ACCA has won a #32m court battle against a Malaysian student who claimed alleged plagiarism of examination questions by the association caused him mental distress.
Last week, businessman and Malaysian Institute of Accountants council member Dato Lau Ban Tin withdrew his claims against ACCA after the two sides reached an agreement in court. He also withdrew his action for damages and agreed to pay ACCA costs of RM25,000 (#4,077). The court prevented him from filing again in the future.
For its part, ACCA has undertaken not to take any action against Lau or his solicitors, while its third-party proceedings against the Malaysian Institute of Accountants – which were taken as a means to indemnify itself for any damages suffered as a result of the case – have been discontinued.
In a letter to the Malaysian Association of Certified Public Accountants last year, ACCA chief executive Anthea Rose admitted an examiner for the June 1997 joint ACCA-MIA tax paper had used material drawn from six questions in a MACPA exam.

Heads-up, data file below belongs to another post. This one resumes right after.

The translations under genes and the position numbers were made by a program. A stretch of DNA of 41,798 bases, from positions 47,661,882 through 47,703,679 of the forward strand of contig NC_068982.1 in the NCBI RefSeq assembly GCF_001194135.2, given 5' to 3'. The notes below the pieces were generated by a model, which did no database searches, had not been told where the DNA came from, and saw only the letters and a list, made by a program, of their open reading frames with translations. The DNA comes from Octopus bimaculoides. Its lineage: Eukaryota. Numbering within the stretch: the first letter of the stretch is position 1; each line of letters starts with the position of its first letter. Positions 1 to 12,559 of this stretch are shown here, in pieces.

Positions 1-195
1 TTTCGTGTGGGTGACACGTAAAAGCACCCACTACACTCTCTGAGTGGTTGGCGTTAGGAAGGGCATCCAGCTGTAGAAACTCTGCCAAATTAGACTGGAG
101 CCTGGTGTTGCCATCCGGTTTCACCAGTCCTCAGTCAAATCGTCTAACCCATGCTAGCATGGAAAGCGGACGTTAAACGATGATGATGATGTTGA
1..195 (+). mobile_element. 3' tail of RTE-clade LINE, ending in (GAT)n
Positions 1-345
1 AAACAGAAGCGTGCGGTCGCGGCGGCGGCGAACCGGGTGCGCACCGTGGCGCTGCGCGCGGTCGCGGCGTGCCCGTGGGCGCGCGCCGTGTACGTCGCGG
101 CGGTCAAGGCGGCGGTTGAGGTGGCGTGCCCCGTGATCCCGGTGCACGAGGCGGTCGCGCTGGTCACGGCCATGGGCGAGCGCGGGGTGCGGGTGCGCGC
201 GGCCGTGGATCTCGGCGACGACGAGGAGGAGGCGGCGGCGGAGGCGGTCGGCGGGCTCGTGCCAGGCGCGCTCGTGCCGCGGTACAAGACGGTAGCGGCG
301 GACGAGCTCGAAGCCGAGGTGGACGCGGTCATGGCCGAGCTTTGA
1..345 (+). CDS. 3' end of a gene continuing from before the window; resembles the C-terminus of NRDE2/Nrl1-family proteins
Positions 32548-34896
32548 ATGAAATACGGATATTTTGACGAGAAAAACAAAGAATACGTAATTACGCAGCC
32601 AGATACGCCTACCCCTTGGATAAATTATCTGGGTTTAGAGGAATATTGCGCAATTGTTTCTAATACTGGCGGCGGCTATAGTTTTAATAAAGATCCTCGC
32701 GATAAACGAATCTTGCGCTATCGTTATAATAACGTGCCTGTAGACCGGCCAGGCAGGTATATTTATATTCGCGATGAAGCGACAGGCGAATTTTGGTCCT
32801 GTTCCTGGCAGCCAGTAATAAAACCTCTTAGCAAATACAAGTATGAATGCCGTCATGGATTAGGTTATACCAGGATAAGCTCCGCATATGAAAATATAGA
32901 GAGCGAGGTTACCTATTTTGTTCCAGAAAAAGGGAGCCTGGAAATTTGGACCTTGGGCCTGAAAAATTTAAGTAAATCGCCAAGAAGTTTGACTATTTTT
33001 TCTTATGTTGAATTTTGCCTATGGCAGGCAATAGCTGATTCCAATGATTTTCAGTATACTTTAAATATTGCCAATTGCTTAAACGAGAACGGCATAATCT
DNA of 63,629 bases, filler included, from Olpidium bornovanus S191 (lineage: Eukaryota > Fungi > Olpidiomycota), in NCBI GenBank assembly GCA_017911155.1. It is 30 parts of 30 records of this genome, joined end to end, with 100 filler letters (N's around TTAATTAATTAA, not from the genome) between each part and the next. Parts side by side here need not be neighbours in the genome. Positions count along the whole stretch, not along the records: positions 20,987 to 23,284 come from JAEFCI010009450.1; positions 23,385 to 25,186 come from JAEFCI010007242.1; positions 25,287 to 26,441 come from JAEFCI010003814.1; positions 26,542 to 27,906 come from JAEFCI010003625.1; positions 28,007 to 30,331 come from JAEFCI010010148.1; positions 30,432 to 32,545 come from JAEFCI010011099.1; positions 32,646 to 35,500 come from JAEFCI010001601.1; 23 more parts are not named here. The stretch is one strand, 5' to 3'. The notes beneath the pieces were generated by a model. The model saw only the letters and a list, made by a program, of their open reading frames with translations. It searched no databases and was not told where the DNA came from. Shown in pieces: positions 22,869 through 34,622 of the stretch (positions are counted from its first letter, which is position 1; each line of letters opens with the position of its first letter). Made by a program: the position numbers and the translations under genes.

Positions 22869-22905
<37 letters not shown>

‘This was in direct breach of the examiner’s contract which required him to produce original questions and, as a consequence, he is no longer an examiner for the joint examination scheme,’ she wrote.
But although ACCA was forced to include a #32m contingent liability in its annual report issued in March, no actual provision was made due to legal advice.
ACCA president Michael Foulds said this week: ‘We were always confident that this case would eventually be resolved in our favour.’
ACCA said it has reached an agreement with MACPA. In a letter to ACCA’s agm in May, Foulds will say: ‘(MACPA) has taken no further action on the matter.’
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